As a racecar driver, I have learned to hate alignment shops. When I have told shop technicians I want 3.5 degrees of negative camber, they often have argued with me that my settings are incorrect per their manual. I explain to them that I’m not trying to get 50,000 miles out of a set of tires. I am trying to win races.
Different alignment machines use different data — degrees versus inches — so when I say I want an eighth-inch of toe-out, the technician has no idea what that means in degrees. Other machines don’t provide data at all. They just have red and green lights to get the car back to manufacturer-recommended alignment specs, which differ greatly from racing specs. So I have decided to fire all of them.
I have replaced them with an alignment system called Craig Watkins’s Smart Strings and Smart Camber. The tools are inexpensive, easy to understand, and can be used in your garage, carport or racetrack paddock. Why should we use the Smart String system? Well, Watkins worked as chief engineer for Johannes van Overbeek and Flying Lizard Motorsports, who raced at places like Le Mans and won the 24 Hours of Daytona. Yes, they used Smart Strings to align their Porsche racecars. I’m convinced.
The basic premise is to use strings to create a perfect box around your car and to take measurements from that box. What’s cool about the Smart String system is that this “box” hangs from your car at the correct height —the center of your car’s axles — and you can push the car around to settle the suspension without messing up the string box for repeatable measurements.
Additionally, a key difference between using the Smart Strings system versus toe plates is thrust angle adjustment. Toe plates only measure toe between two wheels at a time — front or rear — which means the measurements to the true center of the vehicle relative to each other aren’t known. The box created by Smart Strings gives you a plane to measure the front and rear wheels against at the same time, ensuring your car will track correctly. If you are unfamiliar with what the thrust angle is or you think toe is something you have on your foot, visit http://www.smartracingproducts.com/smartstrings.html and download the owner’s manual for the Smart Strings, which provides an easy-to-understand lesson on vehicle alignment and nomenclature.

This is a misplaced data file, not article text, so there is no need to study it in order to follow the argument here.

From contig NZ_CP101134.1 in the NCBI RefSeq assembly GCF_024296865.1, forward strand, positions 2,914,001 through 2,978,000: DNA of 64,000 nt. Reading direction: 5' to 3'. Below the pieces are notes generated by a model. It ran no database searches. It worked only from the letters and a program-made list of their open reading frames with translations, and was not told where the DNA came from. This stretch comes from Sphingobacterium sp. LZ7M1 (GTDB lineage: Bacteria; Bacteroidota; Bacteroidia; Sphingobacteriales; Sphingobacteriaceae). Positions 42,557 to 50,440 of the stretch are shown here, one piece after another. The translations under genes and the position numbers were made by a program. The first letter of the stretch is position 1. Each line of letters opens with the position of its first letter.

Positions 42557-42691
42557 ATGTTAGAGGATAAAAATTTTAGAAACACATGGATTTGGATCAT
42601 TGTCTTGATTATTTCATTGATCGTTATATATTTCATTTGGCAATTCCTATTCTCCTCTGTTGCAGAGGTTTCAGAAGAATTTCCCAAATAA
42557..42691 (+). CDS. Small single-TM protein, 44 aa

The first thing to remember is order of operations: First, set your ride height, adjust your caster, your camber, and then your toe. While making alignment changes, especially for toe, it is important to have your steering wheel straight. This can be done by locking the steering wheel into place with a special tool, or by having children. I make my kids sit in the driver seat for hours holding the wheel straight while sitting on weights to replicate my body mass in the driver’s seat. Yup, father of the year.
To measure camber, hold the Smart Camber gauge against the wheel and read the digital display, which is in degrees. Adjust your camber until you get the number you are looking for. Easy stuff. The digital display makes reading the measurement easier and the tool allows for zeroing on a nonlevel surface, such as any paddock asphalt, at any track, anywhere. This allows you to make accurate adjustments on an imperfect surface. Bubble levels don’t have that feature.
To check caster, all you need to do is measure your camber using the Smart Camber tool with the front wheels straight, then turn the wheels to 20 degrees left and measure your camber again. You can determine the 20 degrees of turning using a template provided with the tool to put lines on the ground. Write down the new camber measurement. Turn the steering wheel back to center and then turn the front wheels 20 degrees right and measure your camber again. Write down that measurement. The change in camber from the three positions indicates the imaginary line the front spindles are pivoting on. Adding/subtracting the different camber measurements from each other will determine positive or negative caster as well as the total amount of caster. If this is confusing, go to http://www.smartracingproducts.com/smartcamber.html and download the owner’s manual for the Smart Camber gauge to read Craig Watkins explanation of it. Yes, he’s an engineer, but he’s a racer, too, so he makes the stuff easy to understand.
We have played around with both tools inside garages and at the track and found them both super easy to use. We came up with a couple of little tricks, like marking the wheel at 12 o’clock and 6 o’clock with adhesive signature tabs, for repeatable camber/caster measurements. We also use small fishing weights at the end of our strings to keep the strings tight for accurate measurements. The best part about the tools is that I never have to go back to an alignment shop again.
To read more from Rob Krider, or to contact him, go to www.robkrider.com.